Dan just smiles, and says nothing.


Lone Star throws a big company picnic every year: softball, barbecue, a mini-fairground for the kids. People throw footballs, play guitars, bask in the sunshine; children run, shrieking. Tammi from makeup juggles fireclubs, promises Casey she'll teach him how. Lisa stays in the car, engine running, air-conditioned.

Danny's coming up to bat. Leaning back, Casey sees Charlie nearby, crouching, motionless. On his hand is a butterfly, huge, blue, vivid.

Charlie reaches out a finger. Casey hisses, "Don't!" and Charlie looks up, startled. "It's fragile, Charlie. Try to touch it, you could kill it."

Dan swings, connects, and starts to run.


They take it in baby steps. It's all so new to them: Dan just a few years out of college, blinking in the light, Casey not much further along. Now suddenly it's network dinners, awards ceremonies, public appearances, fan mail, autographs. Interviews. Interviews which have to be carefully scripted after the first time Danny speaks his mind and nearly loses them both their jobs.

They don't know what the hell they're doing; haven't a clue where it is they're going. All they can do is fake it. But god: are they ever going to have some fun along the way.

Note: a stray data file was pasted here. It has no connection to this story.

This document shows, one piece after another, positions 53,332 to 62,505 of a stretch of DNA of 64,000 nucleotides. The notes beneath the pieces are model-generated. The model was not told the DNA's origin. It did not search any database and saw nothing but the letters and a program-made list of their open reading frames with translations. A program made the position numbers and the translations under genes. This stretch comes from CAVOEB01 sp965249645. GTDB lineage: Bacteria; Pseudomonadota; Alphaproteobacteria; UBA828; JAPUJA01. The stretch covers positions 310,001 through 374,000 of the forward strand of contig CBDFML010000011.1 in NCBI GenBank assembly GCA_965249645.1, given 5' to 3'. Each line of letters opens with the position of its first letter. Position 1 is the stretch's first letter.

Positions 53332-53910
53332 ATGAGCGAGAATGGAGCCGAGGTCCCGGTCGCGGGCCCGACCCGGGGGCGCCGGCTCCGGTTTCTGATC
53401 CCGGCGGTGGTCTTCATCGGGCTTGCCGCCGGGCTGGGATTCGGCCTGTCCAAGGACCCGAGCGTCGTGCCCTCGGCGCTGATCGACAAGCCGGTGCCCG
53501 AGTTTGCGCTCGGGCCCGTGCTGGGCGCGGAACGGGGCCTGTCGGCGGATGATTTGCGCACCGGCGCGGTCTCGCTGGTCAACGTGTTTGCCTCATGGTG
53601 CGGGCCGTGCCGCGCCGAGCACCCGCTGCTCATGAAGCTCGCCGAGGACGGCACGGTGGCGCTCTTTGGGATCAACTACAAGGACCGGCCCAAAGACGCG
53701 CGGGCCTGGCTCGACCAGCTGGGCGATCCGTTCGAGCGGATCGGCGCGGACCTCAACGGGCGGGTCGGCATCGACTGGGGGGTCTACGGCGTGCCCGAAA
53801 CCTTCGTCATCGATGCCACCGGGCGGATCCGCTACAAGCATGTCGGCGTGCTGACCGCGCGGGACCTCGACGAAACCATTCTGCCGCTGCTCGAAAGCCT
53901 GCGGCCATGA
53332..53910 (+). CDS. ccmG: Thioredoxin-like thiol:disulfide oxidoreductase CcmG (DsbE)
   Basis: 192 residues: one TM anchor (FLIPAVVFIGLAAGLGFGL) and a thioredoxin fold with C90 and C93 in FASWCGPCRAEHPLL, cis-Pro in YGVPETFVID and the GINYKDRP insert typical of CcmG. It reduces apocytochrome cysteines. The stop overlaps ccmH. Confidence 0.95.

When the firebell sounds, everyone obediently troops out to freeze in the parking lot. Casey had the forethought to grab a jacket. Dana didn't. He drapes it over her shoulders, pulls her close for warmth. Then he realises: Dan's missing. Abandoning Dana, he wades through the crowd. Nobody's seen Danny, no-one knows where he is. Heart stuttering, he turns to fight his way back indoors, just as the all-clear sounds and Dan comes sauntering around the corner.

"Went for coffee," he explains, blinking surprisedly, and hands Casey a cup.

Dan's safe. All that's likely to kill him is Casey himself.


Casey's grandfather was a loud-voiced giant of a man: white-haired, shambling, stooped and deaf, but, to a child, a demigod, awe-inspiring, terrifying.

Lisa is ice-cold and perfect in black Armani; Charlie, suited-and-tied, seems waiflike and lost. Casey's own palms are damp; everything else is numb. Standing by the casket he remembers the gruffness, the hectoring. Remembers, too, the unexpected, unseasonal gifts; the jokes, well-worn and hoary; the old-fashioned songs, remembered by no-one else in this world. The flashes of kindness, of humanity, all the more precious for their rarity.

"I'll miss you, you old bastard," he whispers; and moves along.


By now, Casey surely knows everything about Dan: likes, dislikes, prejudices, foibles. Strengths and weaknesses.

Family tops that list. Dan's father's offhand, distant - Casey understands that - but his mom? She's no-two-ways-about-it crazy. What fiftysomething woman regularly phones her son at work, at home, in the middle of the night, then says nothing, just sobs down the line while he tries helplessly, futilely, to console her?

But Danny won't hear it, saying only, "It isn't her fault," and, once, "It's mine." Eventually, five years on, he'll finally tell Casey why.

And, though Casey now sympathises, still he will think: she's crazy.


They've had an Offer. They have to say it like that, with a capital letter, because New York wants them. Isaac-fucking-Jaffee, for god's sake, wants them! And Dan can't wait to go.